by Andrey Kuznetcov
09/30/2004 | 09:33 AM
Having taken over IBM’s storage media business, the Japan-headquartered Hitachi Ltd. is running and developing it most successfully.
Miniature hard disk drives of the Microdrive series the company continues to produce are quite competitive against flash memory cards. Of course, the small-size hard disk drives are slower and less reliable and consume more power, but they also have a smaller price, the capacity being equal. Price is the guiding shopping factor for many users, after all.
We now have an opportunity to check out the real operational characteristics of two Microdrive devices from the retail net, plugging them into the best card-reader that has ever entered our test lab.
Let me remind you that the miniature hard disk drive series from Hitachi consists of two models, of 2 and 4GB capacities. Their spindle rotation speed is 3600rpm; the size of the cache buffer is 128KB. The average typical read seek time is 12msec. The manufacturer claims a burst data-transfer rate of 4.3-7.2MB/s. The drives support the CF+ interface (compatible with ATA and PCMCIA). The devices can stand an operational shock of 200G for 2ms and a non-operational shock of 2000G (for 1ms). The dimensions of the Microdrives are 5x42.8x36.4mm; the weight is 16g.
The average retail price of the 2GB model is $210; of the 4GB model - $355.
Two test programs were used:
The testbed was configured as follows:
I tested the drives using an ImageMate USB 2.0 card-reader from SanDisk. The 2GB model was formatted in FAT16, the 4GB model – in FAT32; the cluster size was left default.
I used two patterns in FC Test: one included 900 files, 1MB each, while the other consisted of a single 900MB file. I compared the results with those I got in my earlier tests of portable storage media (see our Slimmo Disk4U 2.2GB and GS Magicstor 2.2GB PLUS CF-II reviews, among others), which were formatted in FAT16 with the default cluster size, too. I also include the results of 2GB CompactFlash cards from Transcend and PQI as well as of IBM Microdrive (1GB), Slimmo Disk4U and GS Magicstor (2.2GB each) hard disk drives, for the comparison’s sake.
The first diagram displays the results of creating (i.e. writing) 900 files, 1MB each. The hard disk drives all show similar performance, although the two devices from Hitachi can be called winners in their category, the junior model being slightly faster. Viewing the whole picture, however, we should agree that the CompactFlash cards are unrivalled leaders in speed. They are much faster than their competitors, although the two particular CompactFlash card models I use in the test are no record-setters in their own class.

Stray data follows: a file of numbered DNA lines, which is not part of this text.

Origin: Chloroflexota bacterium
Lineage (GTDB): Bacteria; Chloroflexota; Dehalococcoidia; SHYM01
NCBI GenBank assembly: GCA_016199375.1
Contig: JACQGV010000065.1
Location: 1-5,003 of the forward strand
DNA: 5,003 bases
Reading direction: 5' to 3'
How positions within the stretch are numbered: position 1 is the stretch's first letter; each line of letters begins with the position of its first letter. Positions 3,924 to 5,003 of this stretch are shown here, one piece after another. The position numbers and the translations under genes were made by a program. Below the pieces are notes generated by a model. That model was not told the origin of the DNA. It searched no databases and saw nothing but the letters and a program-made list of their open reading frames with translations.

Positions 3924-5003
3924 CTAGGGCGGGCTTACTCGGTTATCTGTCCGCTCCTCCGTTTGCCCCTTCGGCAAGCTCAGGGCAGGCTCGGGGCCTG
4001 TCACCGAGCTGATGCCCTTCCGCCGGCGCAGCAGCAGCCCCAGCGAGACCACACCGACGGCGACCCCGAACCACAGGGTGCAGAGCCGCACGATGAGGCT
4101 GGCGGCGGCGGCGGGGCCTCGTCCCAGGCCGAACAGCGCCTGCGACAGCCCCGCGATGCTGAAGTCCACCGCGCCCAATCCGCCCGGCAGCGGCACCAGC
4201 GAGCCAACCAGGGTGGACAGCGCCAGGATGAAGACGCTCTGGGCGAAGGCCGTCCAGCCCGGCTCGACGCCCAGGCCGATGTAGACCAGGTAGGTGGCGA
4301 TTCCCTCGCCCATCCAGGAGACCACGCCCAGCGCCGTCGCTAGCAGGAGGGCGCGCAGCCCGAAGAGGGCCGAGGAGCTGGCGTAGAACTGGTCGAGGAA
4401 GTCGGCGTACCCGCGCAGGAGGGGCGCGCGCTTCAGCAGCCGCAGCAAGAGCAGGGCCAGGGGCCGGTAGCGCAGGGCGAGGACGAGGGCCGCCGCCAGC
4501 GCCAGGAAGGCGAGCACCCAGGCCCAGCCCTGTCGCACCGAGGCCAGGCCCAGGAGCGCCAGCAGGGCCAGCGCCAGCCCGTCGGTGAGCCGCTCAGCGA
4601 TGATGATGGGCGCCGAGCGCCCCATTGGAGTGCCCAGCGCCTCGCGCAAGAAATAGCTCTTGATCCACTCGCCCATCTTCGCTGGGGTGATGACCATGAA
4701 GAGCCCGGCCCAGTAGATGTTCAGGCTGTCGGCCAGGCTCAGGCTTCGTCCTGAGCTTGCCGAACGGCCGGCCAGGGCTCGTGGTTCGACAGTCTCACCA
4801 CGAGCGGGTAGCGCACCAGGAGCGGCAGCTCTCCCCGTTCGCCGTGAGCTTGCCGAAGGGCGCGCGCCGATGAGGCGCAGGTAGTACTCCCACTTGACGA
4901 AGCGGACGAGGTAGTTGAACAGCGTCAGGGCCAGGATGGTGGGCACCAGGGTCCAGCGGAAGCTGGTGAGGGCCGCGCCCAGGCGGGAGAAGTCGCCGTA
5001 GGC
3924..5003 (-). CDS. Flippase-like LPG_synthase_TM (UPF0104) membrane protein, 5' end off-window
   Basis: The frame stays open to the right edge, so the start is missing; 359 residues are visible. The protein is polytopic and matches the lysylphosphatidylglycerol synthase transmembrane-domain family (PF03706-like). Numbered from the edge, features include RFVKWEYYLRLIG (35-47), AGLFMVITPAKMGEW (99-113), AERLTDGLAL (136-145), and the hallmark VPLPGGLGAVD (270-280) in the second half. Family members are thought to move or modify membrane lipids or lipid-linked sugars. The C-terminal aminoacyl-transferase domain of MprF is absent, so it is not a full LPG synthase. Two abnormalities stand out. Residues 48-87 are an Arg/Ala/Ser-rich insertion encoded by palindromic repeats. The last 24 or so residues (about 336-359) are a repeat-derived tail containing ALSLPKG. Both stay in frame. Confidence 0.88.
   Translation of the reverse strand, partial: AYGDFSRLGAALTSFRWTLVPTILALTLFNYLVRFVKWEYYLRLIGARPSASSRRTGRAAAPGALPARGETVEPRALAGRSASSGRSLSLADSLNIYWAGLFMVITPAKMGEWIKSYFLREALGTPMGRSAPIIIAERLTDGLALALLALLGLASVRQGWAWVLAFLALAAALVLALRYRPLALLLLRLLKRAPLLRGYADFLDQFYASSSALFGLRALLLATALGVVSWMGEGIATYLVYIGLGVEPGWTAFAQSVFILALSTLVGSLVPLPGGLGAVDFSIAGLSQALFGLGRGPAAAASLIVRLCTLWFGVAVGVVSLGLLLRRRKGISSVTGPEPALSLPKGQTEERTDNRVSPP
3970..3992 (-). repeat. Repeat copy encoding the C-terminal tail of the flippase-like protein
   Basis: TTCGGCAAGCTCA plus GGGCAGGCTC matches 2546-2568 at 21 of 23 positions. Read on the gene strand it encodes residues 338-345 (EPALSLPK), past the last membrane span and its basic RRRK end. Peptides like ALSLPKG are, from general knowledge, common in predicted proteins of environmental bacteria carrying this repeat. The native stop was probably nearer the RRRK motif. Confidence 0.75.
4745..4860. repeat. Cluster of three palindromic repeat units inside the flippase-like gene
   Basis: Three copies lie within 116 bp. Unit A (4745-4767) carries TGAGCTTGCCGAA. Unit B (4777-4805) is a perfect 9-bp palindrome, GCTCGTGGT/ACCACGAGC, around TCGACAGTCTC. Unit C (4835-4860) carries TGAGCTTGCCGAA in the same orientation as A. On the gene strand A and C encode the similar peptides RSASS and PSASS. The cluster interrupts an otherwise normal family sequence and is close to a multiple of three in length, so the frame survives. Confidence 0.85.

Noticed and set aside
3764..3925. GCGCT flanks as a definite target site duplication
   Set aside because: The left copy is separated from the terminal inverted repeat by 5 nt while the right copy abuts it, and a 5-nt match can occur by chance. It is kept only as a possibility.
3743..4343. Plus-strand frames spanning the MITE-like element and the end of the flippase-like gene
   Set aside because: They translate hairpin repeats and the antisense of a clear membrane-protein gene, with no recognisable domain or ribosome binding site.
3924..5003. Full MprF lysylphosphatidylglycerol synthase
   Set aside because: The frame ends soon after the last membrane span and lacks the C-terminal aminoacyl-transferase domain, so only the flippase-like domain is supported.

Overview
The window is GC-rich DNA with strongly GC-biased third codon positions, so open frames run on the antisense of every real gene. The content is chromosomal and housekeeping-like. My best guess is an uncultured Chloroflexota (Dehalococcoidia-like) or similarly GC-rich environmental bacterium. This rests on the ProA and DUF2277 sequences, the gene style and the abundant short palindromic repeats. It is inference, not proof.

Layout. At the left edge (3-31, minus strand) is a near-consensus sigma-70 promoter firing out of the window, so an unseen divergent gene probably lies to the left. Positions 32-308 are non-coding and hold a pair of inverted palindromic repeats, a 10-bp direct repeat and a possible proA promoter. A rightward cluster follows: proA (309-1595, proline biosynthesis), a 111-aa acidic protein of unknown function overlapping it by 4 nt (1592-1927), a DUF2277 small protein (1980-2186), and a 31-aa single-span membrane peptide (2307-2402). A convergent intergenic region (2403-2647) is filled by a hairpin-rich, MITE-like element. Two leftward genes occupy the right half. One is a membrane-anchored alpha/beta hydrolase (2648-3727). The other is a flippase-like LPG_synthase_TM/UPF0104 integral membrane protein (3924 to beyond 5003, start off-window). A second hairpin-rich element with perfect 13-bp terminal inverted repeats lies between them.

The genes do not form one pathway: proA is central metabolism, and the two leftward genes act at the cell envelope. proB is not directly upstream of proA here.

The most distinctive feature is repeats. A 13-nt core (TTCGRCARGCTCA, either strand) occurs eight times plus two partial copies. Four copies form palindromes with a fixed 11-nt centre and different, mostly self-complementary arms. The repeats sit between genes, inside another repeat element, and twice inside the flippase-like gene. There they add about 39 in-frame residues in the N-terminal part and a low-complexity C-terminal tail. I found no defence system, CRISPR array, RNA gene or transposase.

The next diagram shows the speed of reading the 900x1MB pattern. Although the two CompactFlash cards are still faster than the other media, you can notice a difference: the two drives from Hitachi have broken away from the other three HDDs and nearly reached the speed of the PQI card.
The third diagram contains the results of creating (writing) one 900MB file. The CompactFlash cards are ahead, while the two Hitachi devices find themselves behind the Slimmo Disk4U.
The last diagram is about reading one 900MB file. The Microdrives from Hitachi have both accelerated suddenly. They are faster than the CompactFlash card from PQI, and almost catch up with the Transcend card. The Microdrives stop very short of the specified read speed of 7.2MB/s. The rest of the hard disk drives are lagging far behind Hitachi’s products.
I constructed linear read and write speed graphs and measured the average access time with the help of AIDA32.
Average Access Time
Linear Read Speed
Linear Write Speed
Average Access Time
Linear Read Speed
Linear Write Speed
The screenshots show the similarly between the characteristics of the two Microdrive models. The measured average access time is over 20ms. The maximum read speed nearly hits 7MB/s; the average write speed is slightly higher than 2.2MB/s. The results are very close to what we have seen in FC Test.
The two Microdrives of 2GB and 4GB capacities proved to be faster than three other miniature HDDs in my tests, especially at read operations. Reading a long file, the Microdrives even reached the performance of CompactFlash media. This result is likely to be due to the efficient card-reader from SanDisk which doesn’t limit the transfer rate and allows the Hitachi drives to fully realize their potential (the other drives had been tested earlier in a different card-reader). The speed boost is present in write operations, too, but its value is smaller, not allowing to break far away from the other HDDs.
I compared the Hitachi drives to CompactFlash media, which are themselves not the etalon of speed today, and the outcome was not very reassuring. The Microdrives are less appealing and would be downright poor if I were to compare them with the new generation of memory cards that provide data transfers in 80x or even 100x mode. There wouldn’t be any competition at all in this case.
Anyway, Microdrive family devices still maintain a certain price advantage in comparison to CompactFlash cards of the same capacity, and I may venture a supposition than newer Microdrive models will have better speed characteristics. On the other hand, Hitachi is unlikely to achieve real competitiveness of its products without a serious price reduction in the near future, since CompactFlash media have been developing very fast in terms of both speed and capacity recently.